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Ву Ман

Кейхан Кальхор

Йо-Йо Ма

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Wu Man and Kayhan Kalhor are members of the Silkroad Ensemble in which musicians from different cultures come together. The project is named after the famous Silk Road, which allowed different cultures to mingle over 2000 years as it carried trade between Europe, central Asia and the Far East.

Wu Man plays an ancient instrument. She explained: "This is a historic Pipa. It was introduced from Persia and Central Asia 2000 years ago through the Silk Road trade and this is why it fits very much in the Silkroad Ensemble."

Kayhan Kalhor plays the Kamancheh: "My intrument Kamancheh is a bowed instrument. The very different thing from other bow instruments is that you turn the instrument in order to reach different strings."

Wu Man said the method of playing her ancient pipa has been brought up to date: "You use five fingers to play and you need fake fingernails, which is a very modern way. This started in the 50s, with four strings and bamboo frets."

Kayhan Kalhor spoke a little more about his kamancheh: "The way it looks is probably a little different from western violin but it is basically the same concept," he said. "Somewhere along the road in the history, this instrument came out of Persia and went eastwards to China and Japan, and then westwards to Europe."

The variety of instruments makes this ensemble unique. It was founded by the world renowned cellist Yo-Yo Ma in 1998 in order to "exchange ideas." The members of the ensemble try to pass on their experiences to the next generation. On their Asia tour they took time to give workshops to young students. Youngsters aged between eight and 12, whose families cannot afford musical education, play in the Sejong Youth Harmony Orchestra and get lessons and the instruments for free.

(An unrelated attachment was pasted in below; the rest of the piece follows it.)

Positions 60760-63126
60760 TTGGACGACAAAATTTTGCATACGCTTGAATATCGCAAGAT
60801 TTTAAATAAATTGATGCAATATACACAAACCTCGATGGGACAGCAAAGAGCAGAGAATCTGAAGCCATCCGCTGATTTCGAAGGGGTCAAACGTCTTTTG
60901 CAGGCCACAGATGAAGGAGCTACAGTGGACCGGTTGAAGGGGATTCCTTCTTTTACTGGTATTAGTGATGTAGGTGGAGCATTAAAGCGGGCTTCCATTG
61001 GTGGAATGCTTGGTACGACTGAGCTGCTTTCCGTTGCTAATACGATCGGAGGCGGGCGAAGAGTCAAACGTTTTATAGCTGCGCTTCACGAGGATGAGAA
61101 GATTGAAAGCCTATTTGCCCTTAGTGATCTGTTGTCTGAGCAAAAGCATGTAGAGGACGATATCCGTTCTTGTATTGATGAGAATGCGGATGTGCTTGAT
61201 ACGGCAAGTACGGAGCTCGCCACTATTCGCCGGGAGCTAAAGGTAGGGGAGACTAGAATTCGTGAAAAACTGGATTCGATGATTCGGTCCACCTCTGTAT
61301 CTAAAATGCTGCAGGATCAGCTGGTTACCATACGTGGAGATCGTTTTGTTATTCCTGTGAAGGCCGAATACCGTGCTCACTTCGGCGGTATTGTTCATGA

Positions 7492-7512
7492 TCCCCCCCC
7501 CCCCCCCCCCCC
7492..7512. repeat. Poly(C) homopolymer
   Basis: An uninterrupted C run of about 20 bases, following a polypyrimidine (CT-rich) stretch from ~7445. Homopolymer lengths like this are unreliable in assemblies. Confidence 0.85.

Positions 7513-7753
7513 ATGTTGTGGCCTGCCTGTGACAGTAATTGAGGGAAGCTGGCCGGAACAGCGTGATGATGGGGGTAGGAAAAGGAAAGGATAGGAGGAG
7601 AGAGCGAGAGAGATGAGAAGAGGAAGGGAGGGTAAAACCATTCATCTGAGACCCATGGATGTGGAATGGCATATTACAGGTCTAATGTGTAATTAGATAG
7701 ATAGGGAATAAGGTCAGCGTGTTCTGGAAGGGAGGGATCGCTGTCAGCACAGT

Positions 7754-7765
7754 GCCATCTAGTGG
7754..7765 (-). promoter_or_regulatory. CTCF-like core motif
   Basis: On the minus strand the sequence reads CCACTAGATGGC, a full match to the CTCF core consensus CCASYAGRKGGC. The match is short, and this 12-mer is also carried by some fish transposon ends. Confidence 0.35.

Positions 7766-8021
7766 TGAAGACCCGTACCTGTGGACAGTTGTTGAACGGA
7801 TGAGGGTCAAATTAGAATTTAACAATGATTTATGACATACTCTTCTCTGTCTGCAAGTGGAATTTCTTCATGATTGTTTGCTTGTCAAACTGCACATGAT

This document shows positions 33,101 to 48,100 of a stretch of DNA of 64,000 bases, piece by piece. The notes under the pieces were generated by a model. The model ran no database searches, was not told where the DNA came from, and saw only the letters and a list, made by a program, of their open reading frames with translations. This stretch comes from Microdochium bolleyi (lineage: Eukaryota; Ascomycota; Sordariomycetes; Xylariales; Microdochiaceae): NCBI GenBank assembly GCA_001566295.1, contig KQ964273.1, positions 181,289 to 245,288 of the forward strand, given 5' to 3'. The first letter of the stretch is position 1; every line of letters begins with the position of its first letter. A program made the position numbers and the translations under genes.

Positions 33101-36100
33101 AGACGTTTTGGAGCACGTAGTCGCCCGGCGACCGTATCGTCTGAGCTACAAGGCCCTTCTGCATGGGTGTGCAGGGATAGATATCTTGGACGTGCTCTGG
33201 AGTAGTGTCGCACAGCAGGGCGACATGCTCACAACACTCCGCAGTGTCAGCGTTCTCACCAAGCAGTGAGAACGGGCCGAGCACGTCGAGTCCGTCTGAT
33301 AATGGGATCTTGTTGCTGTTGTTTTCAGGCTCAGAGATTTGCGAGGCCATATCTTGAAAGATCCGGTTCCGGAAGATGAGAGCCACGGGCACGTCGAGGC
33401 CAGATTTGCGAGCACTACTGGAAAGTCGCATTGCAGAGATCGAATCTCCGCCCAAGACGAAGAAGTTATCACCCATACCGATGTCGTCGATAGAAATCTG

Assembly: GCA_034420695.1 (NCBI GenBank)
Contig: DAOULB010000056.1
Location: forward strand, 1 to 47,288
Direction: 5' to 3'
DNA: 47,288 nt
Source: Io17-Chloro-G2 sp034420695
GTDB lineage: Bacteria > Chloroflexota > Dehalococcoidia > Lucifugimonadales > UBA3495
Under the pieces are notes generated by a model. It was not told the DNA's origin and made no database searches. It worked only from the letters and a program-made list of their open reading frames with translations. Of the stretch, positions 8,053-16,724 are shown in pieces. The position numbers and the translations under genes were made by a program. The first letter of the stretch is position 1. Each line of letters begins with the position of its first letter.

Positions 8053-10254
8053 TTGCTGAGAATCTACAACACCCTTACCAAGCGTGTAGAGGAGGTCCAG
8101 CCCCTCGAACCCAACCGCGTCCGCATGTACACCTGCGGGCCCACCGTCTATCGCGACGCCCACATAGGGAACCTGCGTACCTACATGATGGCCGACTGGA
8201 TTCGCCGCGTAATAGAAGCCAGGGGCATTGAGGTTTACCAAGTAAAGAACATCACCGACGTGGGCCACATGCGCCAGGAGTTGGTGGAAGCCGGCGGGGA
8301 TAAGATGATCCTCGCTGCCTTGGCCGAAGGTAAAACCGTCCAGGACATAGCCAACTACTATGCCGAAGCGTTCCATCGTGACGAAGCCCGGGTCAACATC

"What I really appreciate is to work with people that don't have necessarily as many opportunities and chances to interact, to learn, to have direct contact in the creation of something," explained cellist Yo-Yo Ma. "I feel that these experiences, the reason why we work on them, is to make them memorable. Memorable for somebody else as well as for ourselves. For somebody else because you hope that these experiences form the individual."

The Ensemble is on a constant musical journey bridging the gap between eastern and western music. "It's a different kind of music," said Kalhor. "It's another language, it is very different, very colorful and it broadens your mind and your own musical culture."

In this film you can hear excerpts from Ascending Bird, arranged by Silkroad Ensemble members, Colin Jacobsen and Siamak Aghaei.


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